Wargaming has, with World of Tanks, demonstrated a clear ability to create and service awesome online gaming environments based on the free-to-play model. They boast a huge userbase and support their products exceptionally well.
Enter World of Warplanes, the second of three World of… offerings from the studio. This new game features fabled aircraft and huge maps to dogfight over and blow up objectives.
We’ve spent a few weeks inside the game’s universe and are here to give it a review. Is World of Warplanes worth your time? How about your money?
Read on to find out.
Ease of Play
Whether it’s planes or tanks, Wargaming has always been really, really good about keeping things approachable. That remains true for World of Warplanes. Fly a few tutorial levels and you’ll be up-and-running in a snap.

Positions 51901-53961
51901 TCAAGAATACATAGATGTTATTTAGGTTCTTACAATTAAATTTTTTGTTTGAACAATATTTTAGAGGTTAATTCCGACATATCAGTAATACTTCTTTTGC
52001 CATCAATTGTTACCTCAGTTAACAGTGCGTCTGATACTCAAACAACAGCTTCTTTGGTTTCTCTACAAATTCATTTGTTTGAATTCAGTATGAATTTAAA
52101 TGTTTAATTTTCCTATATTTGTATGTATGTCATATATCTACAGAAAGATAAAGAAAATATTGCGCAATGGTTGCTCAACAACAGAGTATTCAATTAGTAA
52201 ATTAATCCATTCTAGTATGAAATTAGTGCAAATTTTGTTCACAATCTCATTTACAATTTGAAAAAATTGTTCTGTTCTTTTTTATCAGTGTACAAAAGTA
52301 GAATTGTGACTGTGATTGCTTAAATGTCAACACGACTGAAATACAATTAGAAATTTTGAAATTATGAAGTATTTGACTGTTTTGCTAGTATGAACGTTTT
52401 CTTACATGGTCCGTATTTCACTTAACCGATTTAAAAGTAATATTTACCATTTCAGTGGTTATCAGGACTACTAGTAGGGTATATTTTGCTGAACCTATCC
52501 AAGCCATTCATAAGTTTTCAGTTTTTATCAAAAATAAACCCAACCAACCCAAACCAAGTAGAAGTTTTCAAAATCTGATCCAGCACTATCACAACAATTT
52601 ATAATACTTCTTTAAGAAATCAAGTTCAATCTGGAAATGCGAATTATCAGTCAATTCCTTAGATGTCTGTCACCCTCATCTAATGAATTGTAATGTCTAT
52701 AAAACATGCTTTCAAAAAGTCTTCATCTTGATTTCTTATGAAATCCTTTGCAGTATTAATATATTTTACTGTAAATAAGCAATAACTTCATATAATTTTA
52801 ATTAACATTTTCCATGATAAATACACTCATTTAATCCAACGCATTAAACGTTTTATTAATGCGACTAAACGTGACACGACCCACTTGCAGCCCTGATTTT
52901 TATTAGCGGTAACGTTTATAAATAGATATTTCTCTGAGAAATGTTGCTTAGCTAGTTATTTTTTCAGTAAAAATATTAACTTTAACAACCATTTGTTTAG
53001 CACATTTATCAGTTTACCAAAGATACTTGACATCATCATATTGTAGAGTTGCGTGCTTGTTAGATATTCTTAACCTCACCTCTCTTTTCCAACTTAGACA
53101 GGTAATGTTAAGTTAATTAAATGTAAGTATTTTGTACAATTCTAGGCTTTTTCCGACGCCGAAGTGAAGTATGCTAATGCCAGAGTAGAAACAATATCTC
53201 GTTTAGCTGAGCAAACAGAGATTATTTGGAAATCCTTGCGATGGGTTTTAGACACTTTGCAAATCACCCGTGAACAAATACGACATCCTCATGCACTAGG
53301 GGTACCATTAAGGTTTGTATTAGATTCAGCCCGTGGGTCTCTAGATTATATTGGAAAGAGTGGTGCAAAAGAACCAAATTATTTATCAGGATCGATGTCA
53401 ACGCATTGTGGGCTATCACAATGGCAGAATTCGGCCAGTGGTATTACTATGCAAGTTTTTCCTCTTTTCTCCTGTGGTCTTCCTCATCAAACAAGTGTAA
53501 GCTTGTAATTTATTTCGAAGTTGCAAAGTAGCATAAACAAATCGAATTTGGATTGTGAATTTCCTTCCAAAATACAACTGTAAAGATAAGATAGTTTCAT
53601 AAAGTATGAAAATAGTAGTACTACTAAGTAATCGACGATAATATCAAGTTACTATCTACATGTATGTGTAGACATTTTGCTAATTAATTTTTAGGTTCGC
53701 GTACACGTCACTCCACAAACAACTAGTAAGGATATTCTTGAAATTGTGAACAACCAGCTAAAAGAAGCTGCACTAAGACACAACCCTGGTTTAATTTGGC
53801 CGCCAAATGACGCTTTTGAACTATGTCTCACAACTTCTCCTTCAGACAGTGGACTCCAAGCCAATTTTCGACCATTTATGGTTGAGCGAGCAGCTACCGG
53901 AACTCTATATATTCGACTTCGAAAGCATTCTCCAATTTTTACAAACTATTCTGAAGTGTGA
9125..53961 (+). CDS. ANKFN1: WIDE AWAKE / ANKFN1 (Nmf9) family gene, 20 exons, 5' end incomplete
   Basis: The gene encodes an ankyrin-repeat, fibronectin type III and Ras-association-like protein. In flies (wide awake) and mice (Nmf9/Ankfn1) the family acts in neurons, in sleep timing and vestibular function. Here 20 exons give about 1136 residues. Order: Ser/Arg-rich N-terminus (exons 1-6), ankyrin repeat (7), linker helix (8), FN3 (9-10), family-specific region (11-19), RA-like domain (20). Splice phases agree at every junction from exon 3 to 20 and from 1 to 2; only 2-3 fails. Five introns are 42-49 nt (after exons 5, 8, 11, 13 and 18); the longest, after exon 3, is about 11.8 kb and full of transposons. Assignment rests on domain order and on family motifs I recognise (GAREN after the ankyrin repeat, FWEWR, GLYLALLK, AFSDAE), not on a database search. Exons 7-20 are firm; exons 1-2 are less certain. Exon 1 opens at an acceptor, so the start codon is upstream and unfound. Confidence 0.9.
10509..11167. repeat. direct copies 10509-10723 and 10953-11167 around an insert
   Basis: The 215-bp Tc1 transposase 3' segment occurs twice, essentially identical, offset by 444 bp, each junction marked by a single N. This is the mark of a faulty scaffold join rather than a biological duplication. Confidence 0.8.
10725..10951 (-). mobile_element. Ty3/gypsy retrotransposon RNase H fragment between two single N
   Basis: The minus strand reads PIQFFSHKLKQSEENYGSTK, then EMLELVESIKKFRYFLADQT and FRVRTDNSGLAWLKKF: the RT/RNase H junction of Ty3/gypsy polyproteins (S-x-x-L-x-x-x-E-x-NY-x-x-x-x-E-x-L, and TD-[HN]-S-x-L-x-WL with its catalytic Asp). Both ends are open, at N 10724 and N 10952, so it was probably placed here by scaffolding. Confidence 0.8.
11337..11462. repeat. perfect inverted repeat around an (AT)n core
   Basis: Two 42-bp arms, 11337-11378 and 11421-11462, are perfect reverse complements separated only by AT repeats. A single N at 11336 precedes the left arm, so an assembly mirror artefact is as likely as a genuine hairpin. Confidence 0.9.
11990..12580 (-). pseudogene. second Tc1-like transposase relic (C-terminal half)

That low-barrier for entry translates to the graphical demand of these games, too. You don’t need a ridiculous machine to enjoy these games. They look great on nice rigs, of course, but players with less powerful gaming PCs need not fret. The title still runs silky smooth, which is awesome for a free game.
For my money, I’d say the best way to experience World of Warplanes, short of an actual flight stick, is with a gamepad. If you have one, use it. I tried playing with a keyboard and mouse and found I liked taking rounds at a relaxing pace much more enjoyable with the gamepad.
This is an arcade experience by nature. It’s not a flight sim. Don’t expect crazy nuanced controls, and you’ll likely walk away happy.
Free-to-Play Doesn’t Mean Bad